We tend to associate skydiving with jumping out of a plane, but that’s not how it started. Long before the invention of the modern parachute, skydiving was being practiced in ancient China. Using naturally high land formations these brave or suicidal individuals would jump off the highest precipices and drift slowly to earth using hand crafted parachute/kite contraptions. In fact, Leonardo da Vinci himself was known to have designed a pyramid shaped parachute though no one knows if it was actually built and tested.
What we consider as skydiving developed after Andre Jacques Garnerin made his first successful jump with a parachute from a hot air balloon back in 1797. After this the military developed a parachute exit technique to save aircrews during mid air emergencies, first in balloons, then airships and finally planes, before further developing it for delivering troops to the battlefield. The first skydiving competitions started in the 1930’s before it finally became an internationally recognised sport in 1952.
Skydiving is now about more than just jumping and landing safely, the sport has developed different disciplines in which participants can take part, with the focus being very much on fun and recreation.
- Tracking: Also referred to as free-flying. The jumper will assume a body shape that will allow them to accelerate and cover as much ground as possible.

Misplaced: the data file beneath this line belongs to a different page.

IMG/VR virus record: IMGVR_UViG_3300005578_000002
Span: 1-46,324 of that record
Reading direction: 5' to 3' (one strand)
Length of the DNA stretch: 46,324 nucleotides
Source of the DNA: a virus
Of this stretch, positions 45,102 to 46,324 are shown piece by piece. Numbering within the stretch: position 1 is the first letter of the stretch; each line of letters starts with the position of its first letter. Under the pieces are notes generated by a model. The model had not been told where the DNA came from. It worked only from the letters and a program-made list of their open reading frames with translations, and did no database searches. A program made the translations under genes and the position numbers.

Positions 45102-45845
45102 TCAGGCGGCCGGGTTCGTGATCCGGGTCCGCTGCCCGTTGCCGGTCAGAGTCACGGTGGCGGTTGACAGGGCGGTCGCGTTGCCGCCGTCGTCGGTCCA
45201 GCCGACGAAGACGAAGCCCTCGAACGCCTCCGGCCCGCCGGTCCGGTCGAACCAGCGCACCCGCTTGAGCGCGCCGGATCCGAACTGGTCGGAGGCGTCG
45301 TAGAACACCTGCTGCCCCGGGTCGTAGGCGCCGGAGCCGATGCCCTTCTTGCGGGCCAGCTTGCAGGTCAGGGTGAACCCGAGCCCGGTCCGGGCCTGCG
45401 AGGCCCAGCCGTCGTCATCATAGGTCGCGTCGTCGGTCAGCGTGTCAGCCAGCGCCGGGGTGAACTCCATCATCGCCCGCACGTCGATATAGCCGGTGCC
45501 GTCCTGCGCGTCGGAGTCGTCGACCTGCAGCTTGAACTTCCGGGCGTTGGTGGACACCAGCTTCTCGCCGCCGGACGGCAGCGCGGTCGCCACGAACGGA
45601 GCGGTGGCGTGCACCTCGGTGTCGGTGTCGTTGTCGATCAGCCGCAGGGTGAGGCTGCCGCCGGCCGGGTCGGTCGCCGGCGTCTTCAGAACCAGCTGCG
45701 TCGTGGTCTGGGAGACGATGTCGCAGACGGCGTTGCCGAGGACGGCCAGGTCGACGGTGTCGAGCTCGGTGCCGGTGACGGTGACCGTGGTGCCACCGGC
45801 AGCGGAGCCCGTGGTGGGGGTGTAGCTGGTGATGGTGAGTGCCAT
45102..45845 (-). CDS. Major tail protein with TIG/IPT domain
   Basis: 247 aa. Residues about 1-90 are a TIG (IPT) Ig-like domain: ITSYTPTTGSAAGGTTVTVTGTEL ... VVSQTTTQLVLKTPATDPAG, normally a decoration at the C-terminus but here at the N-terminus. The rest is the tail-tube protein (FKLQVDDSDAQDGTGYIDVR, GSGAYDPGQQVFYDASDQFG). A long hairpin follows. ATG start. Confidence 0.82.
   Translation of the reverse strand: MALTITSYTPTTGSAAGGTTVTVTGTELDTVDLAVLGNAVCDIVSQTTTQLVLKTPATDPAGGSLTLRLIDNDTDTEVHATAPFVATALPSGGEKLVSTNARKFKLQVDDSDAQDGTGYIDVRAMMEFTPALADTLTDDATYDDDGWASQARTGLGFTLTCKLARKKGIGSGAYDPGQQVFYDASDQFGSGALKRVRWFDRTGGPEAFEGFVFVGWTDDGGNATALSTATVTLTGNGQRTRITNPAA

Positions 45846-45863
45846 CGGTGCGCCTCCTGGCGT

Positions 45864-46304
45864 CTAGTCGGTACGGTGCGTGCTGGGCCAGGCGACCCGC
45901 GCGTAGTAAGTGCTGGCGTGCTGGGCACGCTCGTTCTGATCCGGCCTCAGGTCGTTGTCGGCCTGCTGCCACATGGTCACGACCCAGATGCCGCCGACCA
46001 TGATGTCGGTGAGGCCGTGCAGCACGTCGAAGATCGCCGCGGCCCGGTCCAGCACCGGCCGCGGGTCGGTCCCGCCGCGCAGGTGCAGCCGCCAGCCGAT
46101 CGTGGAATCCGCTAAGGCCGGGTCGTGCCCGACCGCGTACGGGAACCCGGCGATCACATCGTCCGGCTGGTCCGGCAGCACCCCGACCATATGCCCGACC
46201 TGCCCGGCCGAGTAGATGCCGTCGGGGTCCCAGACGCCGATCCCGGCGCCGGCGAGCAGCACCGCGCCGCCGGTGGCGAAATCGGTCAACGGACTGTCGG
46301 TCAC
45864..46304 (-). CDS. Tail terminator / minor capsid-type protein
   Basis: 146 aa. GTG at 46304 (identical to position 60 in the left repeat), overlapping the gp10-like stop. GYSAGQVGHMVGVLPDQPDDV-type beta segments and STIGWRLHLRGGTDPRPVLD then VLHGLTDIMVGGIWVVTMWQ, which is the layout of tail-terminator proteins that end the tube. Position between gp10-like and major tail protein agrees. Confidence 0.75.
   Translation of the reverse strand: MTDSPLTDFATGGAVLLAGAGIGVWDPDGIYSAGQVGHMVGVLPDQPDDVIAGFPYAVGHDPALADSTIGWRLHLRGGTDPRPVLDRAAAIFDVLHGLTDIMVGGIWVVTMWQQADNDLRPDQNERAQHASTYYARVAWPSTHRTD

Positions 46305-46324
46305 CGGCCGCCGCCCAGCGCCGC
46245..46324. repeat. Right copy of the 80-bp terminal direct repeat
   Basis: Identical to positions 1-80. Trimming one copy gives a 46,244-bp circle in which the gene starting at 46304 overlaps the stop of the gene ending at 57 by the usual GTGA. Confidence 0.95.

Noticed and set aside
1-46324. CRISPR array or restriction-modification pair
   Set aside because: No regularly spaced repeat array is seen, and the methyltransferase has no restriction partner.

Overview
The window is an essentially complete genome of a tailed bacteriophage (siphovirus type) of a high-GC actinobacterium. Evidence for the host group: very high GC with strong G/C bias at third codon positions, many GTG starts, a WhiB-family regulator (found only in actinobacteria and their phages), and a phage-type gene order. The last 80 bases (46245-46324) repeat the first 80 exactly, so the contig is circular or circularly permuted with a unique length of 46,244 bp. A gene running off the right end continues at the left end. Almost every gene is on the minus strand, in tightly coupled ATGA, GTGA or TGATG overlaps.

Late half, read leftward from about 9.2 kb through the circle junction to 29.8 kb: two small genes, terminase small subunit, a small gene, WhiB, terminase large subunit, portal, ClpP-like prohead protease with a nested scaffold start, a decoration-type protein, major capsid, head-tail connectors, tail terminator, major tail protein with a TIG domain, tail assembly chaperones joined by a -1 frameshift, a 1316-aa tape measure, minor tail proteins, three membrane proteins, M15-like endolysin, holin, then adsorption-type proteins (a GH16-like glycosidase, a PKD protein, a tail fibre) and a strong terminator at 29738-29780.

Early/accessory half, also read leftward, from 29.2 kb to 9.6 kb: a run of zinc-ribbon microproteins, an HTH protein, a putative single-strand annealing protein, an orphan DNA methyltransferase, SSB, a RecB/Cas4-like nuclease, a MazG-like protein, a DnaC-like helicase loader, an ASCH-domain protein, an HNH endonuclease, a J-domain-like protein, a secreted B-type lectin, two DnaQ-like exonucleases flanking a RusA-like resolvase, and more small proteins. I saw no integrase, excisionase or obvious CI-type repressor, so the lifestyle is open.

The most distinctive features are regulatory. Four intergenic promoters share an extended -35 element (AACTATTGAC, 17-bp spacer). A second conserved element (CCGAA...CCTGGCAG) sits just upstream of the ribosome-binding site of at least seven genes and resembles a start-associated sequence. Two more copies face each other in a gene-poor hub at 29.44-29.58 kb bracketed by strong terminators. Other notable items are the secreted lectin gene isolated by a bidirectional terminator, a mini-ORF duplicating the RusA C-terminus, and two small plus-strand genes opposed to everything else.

- Cross Country: This type of jump dictates that the parachute be opened as soon as possible after jumping to allow for the maximum amount of ground to be covered during the fall, jumpers can end up landing miles away from the initial jump site.
- Pond Swooping: This jump is purely for competition purposes and involves the jumper trying to perform a successful landing after skimming or gliding across the surface of a small body of water before landing safely on the other side. Points are deducted for jumpers who don’t make the landing and end up sinking in the water like a stone.
- Stuff Jumps: Stuff jumps involve the use of props and take place from aircraft with large rear doors. One important pre-requisite is that stuff jumps take place over unpopulated areas. Props can be anything from inflatable rafts to cars. The jumper completes the first part of the jump with the object of choice, before breaking away from it at a certain height and opening their parachute, the object is left to fall and smash down into the ground.
- Night Jumps: Jumps do not always have to take place during the day, though night jumps should only be performed by experienced skydivers. Specialist equipment is required such as a lit altimeter, in association with an audible altimeter. Night jumpers should also carry a flashlight with them to ensure that the parachutes have opened correctly. Altitude and distance from the ground can be very hard to gauge at night, so much so that the ground can just seem to appear without warning and take a jumper by surprise.